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Retying the knot

Retying the knot

MANY young girls dream of fairy tale weddings complete with big gowns, a bevy of bridesmaids and bouquets tossed over the shoulder. But what happens when a bride's attitude is “Been there, done that”? For the growing population of adults who have divorced and then found love again, “They don't want that 20-something wedding,” says Kendall Brown, owner and president of Media, Pa.-based Eclatante Event Design. In fact, while Brown feels the traditional wedding has its place, she has found a niche producing “subsequent” or “last weddings,” as she calls them. The market remains, perhaps strangely, untapped; Brown notes that many couples wonder if subsequent weddings are appropriate to celebrate. Yet, her research reveals more than 50 percent of the U.S. population is on its “second or third or fourth marriage,” she says. And a growing group of these brides and grooms want to celebrate, albeit in a completely different manner from their first wedding. But as Brown puts it, “Why wouldn't you want to celebrate your last wedding?” Read on to discover how these wedding experts help couples do just that.

OLDER, WISER

Planners agree — second-time brides typically are easier to work with than first-timers. As wedding coordinator and co-owner of Beverly Hills, Calif.-based An Elegant Affair Heidi Caldwell says, “Second-time brides are more organized and prepared, so there is less guesswork.” Wedding and event planner Nancy Swiezy of A Newport Affaire in New York adds that these brides, often busy professionals, don't have time “to waste on fantasy.”

Yet what these brides lack in time, they make up in resources. “They certainly seem to assert their own priorities the second time around,” says Yifat Oren, president of Sherman Oaks, Calif.-based Yifat Oren & Associates, “mostly because they are usually older and, second, because they usually pay for it themselves.” She notes, too, these brides seem to enjoy the process of planning their weddings more as well.

Brown offers one more reason for the ease of working with these brides: “Their mothers aren't involved.”

HERE COMES THE BILL

Second weddings tend to be smaller, the experts say. “Fewer guests, less pomp and more relaxation,” as Caldwell puts it. But that doesn't necessarily make the budget any smaller. Tara Guerard — owner and lead designer of Soiree by Tara Guerard in Charleston, S.C. — puts it bluntly, “They're spending the money!” One wedding she produced — the second for the groom, the first for the bride — had a guest count of only 80. But Guerard notes, “They spent, budget-wise, the same as my bigger weddings.”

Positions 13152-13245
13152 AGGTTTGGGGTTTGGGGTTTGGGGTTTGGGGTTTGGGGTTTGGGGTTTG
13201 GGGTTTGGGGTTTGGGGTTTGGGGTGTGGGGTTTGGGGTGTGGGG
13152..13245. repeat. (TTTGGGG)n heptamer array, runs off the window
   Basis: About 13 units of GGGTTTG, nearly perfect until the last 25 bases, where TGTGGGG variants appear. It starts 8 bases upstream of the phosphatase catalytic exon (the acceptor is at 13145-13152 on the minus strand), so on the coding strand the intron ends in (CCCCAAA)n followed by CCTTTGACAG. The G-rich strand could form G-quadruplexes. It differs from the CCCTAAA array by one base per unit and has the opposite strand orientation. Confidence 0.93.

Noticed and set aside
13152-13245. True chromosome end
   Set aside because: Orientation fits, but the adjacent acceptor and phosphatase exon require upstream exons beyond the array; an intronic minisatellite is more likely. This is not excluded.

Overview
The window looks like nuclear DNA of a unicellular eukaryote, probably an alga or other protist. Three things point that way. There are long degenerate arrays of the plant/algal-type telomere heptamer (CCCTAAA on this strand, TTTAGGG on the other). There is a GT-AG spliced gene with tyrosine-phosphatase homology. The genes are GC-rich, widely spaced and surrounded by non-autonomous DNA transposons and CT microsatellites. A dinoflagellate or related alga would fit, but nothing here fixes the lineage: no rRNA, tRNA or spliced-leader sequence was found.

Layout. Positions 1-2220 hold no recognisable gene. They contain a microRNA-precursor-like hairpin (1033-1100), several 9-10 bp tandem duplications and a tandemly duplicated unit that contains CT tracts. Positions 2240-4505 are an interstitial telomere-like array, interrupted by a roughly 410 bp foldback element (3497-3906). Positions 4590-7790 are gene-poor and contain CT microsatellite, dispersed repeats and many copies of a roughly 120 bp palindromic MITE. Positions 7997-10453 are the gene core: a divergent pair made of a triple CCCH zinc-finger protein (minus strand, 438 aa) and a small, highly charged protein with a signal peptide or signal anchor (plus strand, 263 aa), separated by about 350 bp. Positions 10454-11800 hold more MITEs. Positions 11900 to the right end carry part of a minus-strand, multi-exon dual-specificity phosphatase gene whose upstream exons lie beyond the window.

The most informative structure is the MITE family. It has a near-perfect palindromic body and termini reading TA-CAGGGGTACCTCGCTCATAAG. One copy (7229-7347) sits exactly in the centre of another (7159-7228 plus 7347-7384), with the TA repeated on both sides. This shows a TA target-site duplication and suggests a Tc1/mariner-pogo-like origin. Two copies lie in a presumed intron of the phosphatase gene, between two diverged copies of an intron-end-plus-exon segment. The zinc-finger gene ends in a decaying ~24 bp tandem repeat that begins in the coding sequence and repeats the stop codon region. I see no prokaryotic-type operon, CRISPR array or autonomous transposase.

And with age comes wisdom. “Money seems to be used more wisely,” Caldwell notes. This can be seen in the choice of venue: “They aren't hotel brides,” as Brown puts it. And a striking venue requires less decor, “which is less money than if you have to create a unique feel in an empty hotel ballroom,” Caldwell explains. Another difference she has noticed in second-time brides: They're more likely to forgo expensive flowers in favor of atmospheric candles.

TRADITIONS BANISHED

Heeding tradition is of little concern to the encore bride. Instead, Brown notes, subsequent wedding couples focus on “the traditions that {they} have built throughout their lives, individually and together.”

To that end, “Out is the mandatory sister-in-law bridesmaid,” Caldwell says, “out is the $5,000 gown they'll never see again, out is the 100 extra guests who are friends of their families.” And mature brides show no interest in removing and tossing the garter. As Brown puts it, “Nobody is taking any clothes off.” She adds, “Half don't even carry flowers,” much less toss the bouquet. Instead, the bride may hold a meaningful heirloom.

Another tradition these brides and grooms show little interest in is the cake-cutting ceremony. Instead of doing the “typical big cake-cutting” at one wedding, Guerard and her team had “individual cakes for each person at a seated dinner because it felt a little bit different,” she explains. The favors, too, were nontraditional: a green box hung on the back of a chair with the guest's name written on an attached tag — the box served as a leftover cake to-go box, favor and dinner place card.